What’s true, what’s not and what needs context? There are several perspectives on the viral video that came from protests in Washington over the weekend. They add a needed voice to balance in the conversation.
It’s true that the Hebrew Israelites said hateful things to everyone. It’s also true that Nathan Phillips, Native American elder and Vietnam veteran, willingly inserted himself into a situation that was inherently risky. It is true that the Covington Catholic high school students were temporarily successful at drowning out the hateful rhetoric of the Hebrew Israelites. Furthermore, it is true that there was something of a standoff between Mr. Phillips and Nick Sandman, the young person in the viral video.
I watched the one hour and forty six minutes video online. There was indeed hateful and inflammatory speech by the Hebrew Israelites. While it is not clear that their intention was to incite the crowd, it certainly had that affect. From the video it seems to me they would have engaged a telephone pole if they thought they could get a rise. Watching the video has changed my perspective somewhat, but I don’t buy Nick Sandman’s innocent teenager routine for one minute.
Several points are worth noting. If Nick Sandman was trying to de-escalate the situation, why did he continue to stand in Mr. Phillips’ personal space? If de-escalation was indeed the goal, why was he not facing his classmates and encouraging them to disperse? Was he in a leadership role prior to that time, that students should imitate him or listen to him? His insolent smile is as much a smirk as it is anything else. It is the one thing that kept me from believing his story. Hiding behind the “teenager” moniker, though indeed they are teenagers, implies less responsibility for their own behavior. They are old enough to know right from wrong. They are old enough to attend a right to life rally to protest the law of the land.
What is familiar about this situation is white privilege rearing its ugly head. Our culture is raising another generation of patriarchal men who are used to getting their own way. What religious bow they put on the package is irrelevant. What is familiar is a Native American being marginalized and taunted. That Mr. Phillips willingly inserted himself into the situation does not excuse the sneering smile and defiant eyes of Nick Sandman.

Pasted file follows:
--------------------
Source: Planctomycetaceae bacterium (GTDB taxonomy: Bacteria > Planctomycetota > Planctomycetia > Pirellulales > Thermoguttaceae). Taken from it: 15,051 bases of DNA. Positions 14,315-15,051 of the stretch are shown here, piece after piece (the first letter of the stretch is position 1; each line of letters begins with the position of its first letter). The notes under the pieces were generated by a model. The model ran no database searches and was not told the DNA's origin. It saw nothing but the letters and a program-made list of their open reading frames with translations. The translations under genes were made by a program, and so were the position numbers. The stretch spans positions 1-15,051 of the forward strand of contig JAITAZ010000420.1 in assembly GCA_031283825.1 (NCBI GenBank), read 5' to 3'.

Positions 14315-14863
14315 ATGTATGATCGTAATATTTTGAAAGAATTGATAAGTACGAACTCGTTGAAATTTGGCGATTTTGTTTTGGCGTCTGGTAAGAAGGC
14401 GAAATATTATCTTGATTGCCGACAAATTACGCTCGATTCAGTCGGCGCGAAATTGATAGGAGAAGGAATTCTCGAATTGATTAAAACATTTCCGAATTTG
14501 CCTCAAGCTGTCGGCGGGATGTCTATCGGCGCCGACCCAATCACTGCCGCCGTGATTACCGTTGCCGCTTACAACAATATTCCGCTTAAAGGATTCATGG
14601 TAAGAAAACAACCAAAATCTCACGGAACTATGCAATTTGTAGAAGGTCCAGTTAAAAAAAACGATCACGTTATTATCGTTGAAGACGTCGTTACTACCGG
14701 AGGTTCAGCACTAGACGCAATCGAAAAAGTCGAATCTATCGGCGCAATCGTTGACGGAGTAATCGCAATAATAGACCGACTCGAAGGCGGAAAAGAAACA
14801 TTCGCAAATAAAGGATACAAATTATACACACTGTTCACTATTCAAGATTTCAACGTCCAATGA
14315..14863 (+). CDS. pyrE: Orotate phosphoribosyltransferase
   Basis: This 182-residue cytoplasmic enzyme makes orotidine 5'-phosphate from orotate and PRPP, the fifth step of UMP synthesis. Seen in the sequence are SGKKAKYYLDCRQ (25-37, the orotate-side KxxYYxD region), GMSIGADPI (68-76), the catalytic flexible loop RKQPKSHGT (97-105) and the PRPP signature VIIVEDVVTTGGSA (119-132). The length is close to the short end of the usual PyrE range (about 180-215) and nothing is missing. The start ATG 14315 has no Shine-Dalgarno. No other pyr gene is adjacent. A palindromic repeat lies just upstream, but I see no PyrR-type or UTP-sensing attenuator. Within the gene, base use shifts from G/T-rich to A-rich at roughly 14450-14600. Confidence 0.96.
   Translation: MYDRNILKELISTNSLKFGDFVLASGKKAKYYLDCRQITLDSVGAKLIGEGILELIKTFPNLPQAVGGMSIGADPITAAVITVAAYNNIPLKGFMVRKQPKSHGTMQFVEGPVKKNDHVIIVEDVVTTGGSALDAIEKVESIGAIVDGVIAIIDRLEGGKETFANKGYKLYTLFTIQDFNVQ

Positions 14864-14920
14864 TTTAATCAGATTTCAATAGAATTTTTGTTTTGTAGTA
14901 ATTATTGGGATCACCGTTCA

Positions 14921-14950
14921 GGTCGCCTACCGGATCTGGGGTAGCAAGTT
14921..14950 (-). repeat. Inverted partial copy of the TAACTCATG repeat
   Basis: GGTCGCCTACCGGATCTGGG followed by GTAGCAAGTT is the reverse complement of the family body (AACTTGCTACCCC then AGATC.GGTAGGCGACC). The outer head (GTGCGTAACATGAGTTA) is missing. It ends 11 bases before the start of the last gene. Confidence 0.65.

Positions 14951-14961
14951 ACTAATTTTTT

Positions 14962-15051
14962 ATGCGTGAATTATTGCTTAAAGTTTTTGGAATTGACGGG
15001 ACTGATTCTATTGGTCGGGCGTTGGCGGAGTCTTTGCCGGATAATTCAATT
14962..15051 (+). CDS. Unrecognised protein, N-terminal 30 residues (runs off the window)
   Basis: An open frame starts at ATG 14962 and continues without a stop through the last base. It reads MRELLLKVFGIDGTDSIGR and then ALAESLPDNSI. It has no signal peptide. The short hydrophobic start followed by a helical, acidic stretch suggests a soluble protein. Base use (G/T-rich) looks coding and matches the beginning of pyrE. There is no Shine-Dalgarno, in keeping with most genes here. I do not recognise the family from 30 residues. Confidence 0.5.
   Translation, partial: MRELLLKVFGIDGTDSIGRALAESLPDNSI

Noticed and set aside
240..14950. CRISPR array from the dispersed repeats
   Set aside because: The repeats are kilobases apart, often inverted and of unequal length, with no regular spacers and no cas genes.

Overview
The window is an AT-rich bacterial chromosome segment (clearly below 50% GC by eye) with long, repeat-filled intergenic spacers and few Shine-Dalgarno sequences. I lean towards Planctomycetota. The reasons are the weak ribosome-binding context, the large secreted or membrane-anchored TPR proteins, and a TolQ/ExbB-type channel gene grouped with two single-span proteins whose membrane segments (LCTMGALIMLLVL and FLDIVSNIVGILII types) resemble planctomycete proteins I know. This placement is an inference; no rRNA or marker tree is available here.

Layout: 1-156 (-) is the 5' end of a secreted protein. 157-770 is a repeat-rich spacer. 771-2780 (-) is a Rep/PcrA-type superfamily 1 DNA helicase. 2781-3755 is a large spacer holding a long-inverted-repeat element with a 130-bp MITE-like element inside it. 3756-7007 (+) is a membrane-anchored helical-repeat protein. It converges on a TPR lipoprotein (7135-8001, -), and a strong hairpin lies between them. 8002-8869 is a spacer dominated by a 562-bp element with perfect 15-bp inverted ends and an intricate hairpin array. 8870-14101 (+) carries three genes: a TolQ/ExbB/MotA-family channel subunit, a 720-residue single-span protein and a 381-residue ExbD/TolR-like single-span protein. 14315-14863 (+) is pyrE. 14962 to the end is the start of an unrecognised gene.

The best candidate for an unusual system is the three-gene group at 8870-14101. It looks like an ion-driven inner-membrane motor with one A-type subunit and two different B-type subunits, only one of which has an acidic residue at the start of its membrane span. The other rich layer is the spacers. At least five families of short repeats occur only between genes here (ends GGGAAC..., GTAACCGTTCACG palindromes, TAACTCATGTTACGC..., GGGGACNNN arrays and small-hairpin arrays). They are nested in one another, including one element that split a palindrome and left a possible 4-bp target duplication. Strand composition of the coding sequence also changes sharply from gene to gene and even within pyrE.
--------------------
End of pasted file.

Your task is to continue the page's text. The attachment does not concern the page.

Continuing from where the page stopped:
This is not the first time a racist event took place at Covington Catholic high school. Several years ago, though the video has been deleted from YouTube, a group of students dressed up in black face to go to a basketball game featuring a predominantly black team. There is no bow that makes this an acceptable package. It suggests there are deeper issues to address. I wonder how many people of color are students at the school and how they are treated.
And, all this from a Catholic school; this is the most problematic. I am trying to think of a bible verse or a Catholic doctrine that covers this situation and I am coming up empty. I am not a doctrinal scholar, so maybe I am missing something but I doubt it. It is important to not paint all Catholics with the same brush; many faithful and loving people find their anchor in the embrace of the Catholic Church. The Catholic social justice workers were some of the earliest champions of human rights. No one religion is all bad or all good.
The church in America, regardless of denomination or tradition, is a hostage to the culture. We no longer see a line between what is Christian and what is American. This is not a new problem. American civil religion has been around a long time. It reinforces power structures that favor white skin over dark skin, the educated over the less educated, and the rich over the poor, the few over the many. And what is maintained in the midst of it all is the status quo.